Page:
Photovoltaic power supplied to the utility grid is gaining more and more visibility, while the worlds power demand is increasing. Not many systems have so far been put into the grid due to their relatively high cost. The PV-modules was in the past the major contribution to the cost. A downward tendency is now located in the price for these modules and for the same reason the cost of the inverters are becoming more visibly in the total cost. The inverter is mainly needed for three reasons: - The low DC voltage generated by the PV-module (Typically 20 V to 40 V for a 72 cells PV-Module) must be amplified up to the higher AC level in the grid. On the other hand, it is not be necessary to include the amplification if more PV-modules are connected in series. This is however not the case for the AC-module inverter, where one inverter is interfacing one PV-module. - The power generated by the PV-module is very sensitive to its point of operation (current and voltage), and the inverter should therefore incorporate a function for tracking the Maximum Power Point (MPP). - As stated above, the PV-module is sensitive to its point of operation. The power delivered to the grid must follow a sinusoidal waveform, raised to the 2nd power, in order to inject a sinusoidal current. The power delivered by the PV-module must be a pure DC in order to operate the module at the MPP. The main objective for the project is to develop an inverter for AC-module applications. The target is to develop new and cost-effective solutions for injection of electrical power, generated by PV-modules, into the grid. There will be research activities in the fields of developing inverter-technologies. The research must result in an inverter for use with a single PV-module (app. 200 W). The inverter must be made for: low-cost, reliability, and mass-production. The project includes a State-of-the-Art (SOTA) analysis, a detailed statement about specifications and also modeling and simulations of entirely new topologies. One solution is picked out, on the basis of the previous mentioned research, for a final prototyping, which will be tested according to the specifications. The project will conclude with an inverter, which can be mass-produced. The project is sponsered by PSO (Elkraft System) (Søren Bækhøj Kjær, Frede Blaabjerg,Bo Holst; Danfoss A/S, Ivan Katic;Teknologisk Institut, Henrik Bindner Risø).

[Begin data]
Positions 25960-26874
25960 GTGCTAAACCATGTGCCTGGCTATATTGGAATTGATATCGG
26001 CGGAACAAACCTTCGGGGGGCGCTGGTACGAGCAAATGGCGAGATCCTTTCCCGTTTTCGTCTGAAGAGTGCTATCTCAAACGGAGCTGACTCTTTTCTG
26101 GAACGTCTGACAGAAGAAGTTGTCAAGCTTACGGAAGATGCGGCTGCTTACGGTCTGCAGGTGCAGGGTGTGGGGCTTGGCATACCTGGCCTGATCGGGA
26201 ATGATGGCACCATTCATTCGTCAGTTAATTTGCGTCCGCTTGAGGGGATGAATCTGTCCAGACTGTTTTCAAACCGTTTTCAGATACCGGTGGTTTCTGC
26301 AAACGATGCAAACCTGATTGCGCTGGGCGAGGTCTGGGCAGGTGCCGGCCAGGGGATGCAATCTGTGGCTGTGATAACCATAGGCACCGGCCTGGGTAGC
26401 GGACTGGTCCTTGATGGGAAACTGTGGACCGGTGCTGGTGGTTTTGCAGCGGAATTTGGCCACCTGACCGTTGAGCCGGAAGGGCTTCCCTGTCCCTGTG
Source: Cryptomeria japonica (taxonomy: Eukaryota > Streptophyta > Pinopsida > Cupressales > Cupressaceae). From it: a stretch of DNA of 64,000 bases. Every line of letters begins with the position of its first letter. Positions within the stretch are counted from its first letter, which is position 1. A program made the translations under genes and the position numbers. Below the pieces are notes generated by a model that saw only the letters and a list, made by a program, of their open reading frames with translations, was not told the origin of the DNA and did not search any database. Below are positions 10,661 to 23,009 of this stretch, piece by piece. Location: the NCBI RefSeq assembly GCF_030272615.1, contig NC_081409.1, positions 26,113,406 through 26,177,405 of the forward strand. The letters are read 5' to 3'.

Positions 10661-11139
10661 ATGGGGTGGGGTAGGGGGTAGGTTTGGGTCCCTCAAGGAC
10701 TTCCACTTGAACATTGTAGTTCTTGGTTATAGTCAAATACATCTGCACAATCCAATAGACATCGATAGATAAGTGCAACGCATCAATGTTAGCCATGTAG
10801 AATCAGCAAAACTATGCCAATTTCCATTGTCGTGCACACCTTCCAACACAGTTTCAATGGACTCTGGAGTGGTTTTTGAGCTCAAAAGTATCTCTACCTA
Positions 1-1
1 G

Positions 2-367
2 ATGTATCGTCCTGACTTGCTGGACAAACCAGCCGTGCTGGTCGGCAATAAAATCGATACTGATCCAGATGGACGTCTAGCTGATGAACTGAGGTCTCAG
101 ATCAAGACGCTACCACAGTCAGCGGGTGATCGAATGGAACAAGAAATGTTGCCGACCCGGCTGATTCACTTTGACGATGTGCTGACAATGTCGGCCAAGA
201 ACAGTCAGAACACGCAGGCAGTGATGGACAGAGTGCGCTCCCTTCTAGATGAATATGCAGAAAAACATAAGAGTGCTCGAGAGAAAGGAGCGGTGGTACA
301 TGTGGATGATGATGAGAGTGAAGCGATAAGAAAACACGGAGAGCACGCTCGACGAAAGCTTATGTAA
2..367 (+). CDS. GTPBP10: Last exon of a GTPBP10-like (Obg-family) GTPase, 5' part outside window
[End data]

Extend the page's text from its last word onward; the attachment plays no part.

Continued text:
|Effective start/end date||19/05/2010 → …|